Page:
Evaluate Your Progress

It’s not an easy journey. Sometimes you will fall, other times you will have relapses, and in some instances, you will feel desperate and ready to give up. The urge to drink at times will be so strong that sober living will seem like an impossibility. Do not be too hard on yourself. If you slip once or twice, dust yourself and keep pushing forward. With time, things will get better. To be on the safe side, book yourself into more stay sober treats and make sure you attend all your therapy and counseling sessions. If possible, stick close to the support groups, make friends within the circle and find entertaining but safe ways to spend the holidays within the circle. This is especially important if you have just come out of an intensive treatment plan.

 

What you should always remember during the New Year season is that there are busy and not too busy triggers. Busy triggers include friends and family parties and old friends visiting you. Not busy triggers include loneliness, shame, guilt, and loss.

 

Conclusion

 

It’s essential to identify each emotion and take the necessary steps to deal with it. One of the things you may experience when around the extended family is low self-esteem. Addiction comes with a loss of earnings, poor health, marital and family problems that cannot be hidden. People may judge you, others may not be willing to forgive or accept you back or even help you on the journey to recovery, but you need to be strong and always stay close to positive people who embrace and love you just the way you are. If all fails, opt for sober living houses. This will significantly help you transition into the new year sober and focused on your long-term goal of kicking out the addiction.

Dogs Help with Recovery

Recovery from drug or alcohol addiction is a big step towards reclaiming your life. However, given that addiction is a highly individualized disease, treatment may take several forms depending on your case. During the recovery process, support systems are vital in helping the addict not to relapse into the addiction. One of the popular support approaches is dog-assisted therapy. This therapy involves giving those healing from addiction a dog to aid them during the recovery process. The dog offers the patients a connection to another living being. This is something that most patients lack. For these reasons, Omega Recovery is dog friendly. Just down the street from Omega is a great place to find a new best friend, Austin Pets Alive. Austin is leading the way as a no kill city for over 8 years.

Dogs are compassionate and they love you

Dogs are very good at showing compassion to their owners especially when the owners are low in spirits. A recovering addict will have their moments of low spirits and may lack someone that can give you that touch of assurance. A pet can play this role perfectly. It can curl, perch on your shoulder or lie beside you. It reassures you that everything is okay and will be fine. Dogs are great partners who never get bored with you and can be with you wherever you go or are doing. Given that you may regularly suffer from these moments of loneliness especially if you lack family support, getting a pet to be on your side is a noble idea.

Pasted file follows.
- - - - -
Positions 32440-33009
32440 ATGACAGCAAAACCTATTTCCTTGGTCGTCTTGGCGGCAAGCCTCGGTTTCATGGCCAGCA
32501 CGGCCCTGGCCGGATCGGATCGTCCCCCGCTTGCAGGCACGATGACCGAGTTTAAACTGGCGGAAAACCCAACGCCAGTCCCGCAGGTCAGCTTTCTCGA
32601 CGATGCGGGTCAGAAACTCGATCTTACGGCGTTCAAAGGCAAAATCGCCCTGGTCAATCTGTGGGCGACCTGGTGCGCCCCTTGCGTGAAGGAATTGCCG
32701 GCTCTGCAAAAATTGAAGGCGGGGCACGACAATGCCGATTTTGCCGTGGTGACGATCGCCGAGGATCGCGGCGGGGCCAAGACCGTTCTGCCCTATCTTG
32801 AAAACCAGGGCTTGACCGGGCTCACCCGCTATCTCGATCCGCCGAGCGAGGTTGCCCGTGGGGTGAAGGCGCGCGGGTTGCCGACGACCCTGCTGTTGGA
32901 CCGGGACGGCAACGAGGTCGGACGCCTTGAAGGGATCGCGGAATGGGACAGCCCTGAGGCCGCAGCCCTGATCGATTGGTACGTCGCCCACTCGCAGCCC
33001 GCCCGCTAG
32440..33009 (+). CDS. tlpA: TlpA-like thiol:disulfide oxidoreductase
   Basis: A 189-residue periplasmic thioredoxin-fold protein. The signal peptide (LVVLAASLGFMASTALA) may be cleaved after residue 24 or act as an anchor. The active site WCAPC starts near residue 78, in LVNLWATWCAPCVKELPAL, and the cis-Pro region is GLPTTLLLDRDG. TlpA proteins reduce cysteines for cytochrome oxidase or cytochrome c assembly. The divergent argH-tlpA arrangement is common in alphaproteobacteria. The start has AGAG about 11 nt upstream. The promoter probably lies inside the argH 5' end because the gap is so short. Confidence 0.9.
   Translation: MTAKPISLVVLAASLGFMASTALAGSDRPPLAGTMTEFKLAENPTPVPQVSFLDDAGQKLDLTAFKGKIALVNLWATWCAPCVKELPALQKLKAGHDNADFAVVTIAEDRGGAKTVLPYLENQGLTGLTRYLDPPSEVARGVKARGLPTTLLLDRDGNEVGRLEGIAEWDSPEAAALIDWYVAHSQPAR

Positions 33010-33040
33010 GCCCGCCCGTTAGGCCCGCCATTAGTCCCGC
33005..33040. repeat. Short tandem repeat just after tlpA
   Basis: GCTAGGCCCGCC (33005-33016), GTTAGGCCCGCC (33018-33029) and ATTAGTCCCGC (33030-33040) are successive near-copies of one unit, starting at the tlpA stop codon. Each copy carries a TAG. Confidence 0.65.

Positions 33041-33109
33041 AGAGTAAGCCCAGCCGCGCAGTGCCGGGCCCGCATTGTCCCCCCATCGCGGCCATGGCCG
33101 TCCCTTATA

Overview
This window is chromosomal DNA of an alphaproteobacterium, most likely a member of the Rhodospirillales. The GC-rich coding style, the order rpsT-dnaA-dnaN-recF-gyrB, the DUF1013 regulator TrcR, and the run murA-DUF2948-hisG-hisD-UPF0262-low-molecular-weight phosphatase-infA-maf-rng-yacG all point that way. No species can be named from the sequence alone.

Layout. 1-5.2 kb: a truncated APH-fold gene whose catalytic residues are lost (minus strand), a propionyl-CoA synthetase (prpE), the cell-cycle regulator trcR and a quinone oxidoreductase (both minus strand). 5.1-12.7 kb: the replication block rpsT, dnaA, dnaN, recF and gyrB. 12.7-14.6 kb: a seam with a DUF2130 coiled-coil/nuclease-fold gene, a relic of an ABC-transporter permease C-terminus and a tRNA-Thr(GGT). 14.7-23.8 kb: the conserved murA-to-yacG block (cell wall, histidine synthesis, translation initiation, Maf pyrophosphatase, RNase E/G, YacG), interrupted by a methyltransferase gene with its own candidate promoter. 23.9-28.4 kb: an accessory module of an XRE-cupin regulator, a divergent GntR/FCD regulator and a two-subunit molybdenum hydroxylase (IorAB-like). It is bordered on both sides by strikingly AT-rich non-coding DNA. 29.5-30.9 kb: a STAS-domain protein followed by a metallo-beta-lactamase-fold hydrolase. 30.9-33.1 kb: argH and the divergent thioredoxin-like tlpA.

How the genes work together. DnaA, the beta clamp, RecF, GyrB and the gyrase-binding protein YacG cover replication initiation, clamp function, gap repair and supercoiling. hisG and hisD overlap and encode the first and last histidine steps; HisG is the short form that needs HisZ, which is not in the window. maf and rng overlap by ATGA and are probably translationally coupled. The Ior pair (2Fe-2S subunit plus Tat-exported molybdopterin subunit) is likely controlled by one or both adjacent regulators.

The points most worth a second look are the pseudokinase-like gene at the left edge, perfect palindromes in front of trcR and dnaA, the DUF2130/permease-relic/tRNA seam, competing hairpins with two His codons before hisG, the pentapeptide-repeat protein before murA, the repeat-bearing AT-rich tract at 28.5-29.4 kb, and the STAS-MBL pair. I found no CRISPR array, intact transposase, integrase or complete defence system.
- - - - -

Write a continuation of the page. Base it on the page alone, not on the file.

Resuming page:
Helps return your mind to the normal routine

Drug addiction alters your normal habits and makes you forget your responsibility. A significant step towards recovery is getting back to your normal routine. For you to form new habits, you need responsibilities that need to be fulfilled on a daily basis.

One of these activities is to take care of a dog. If you have a dog that needs to be fed, a dog that needs to be walked and you are most likely going to push yourself to wake up and get going. This daily commitment eventually turns into a routine. With the basic routine in place, you can add in other routines such as cooking, bathing and so forth. With time, you are able to get your normal life back.

Unlike other activities that you may postpone, a task around a pet cannot be postponed. When struggling to complete the task, you will end up completing other tasks in the process.

Gives you a sense of purpose

Most people are engulfed into a sense of hopelessness when they cannot control their drug or alcohol habit. Over time the hopelessness leads to frustration and more drug use. Unfortunately, you may feel the same when trying to get out of addiction. You may be struggling so much to keep within the recovery boundaries especially if are on extended care at home or rehab center.

Pets can give you a sense of hope, self-worth, and direction. You may be having a hard time getting on with the family members or connecting with friends who may affect your social life as you feel unwanted. However, your pet depends on you for grooming, food, and shelter. It gives you a reason to wake up each morning and do something for it. This reason is what helps you to rebuild your self-worth and a sense of purpose. In the long run, it enables you to regain the confidence of the people around you that you can take care of more than just yourself.

Helps the Whole Family Recover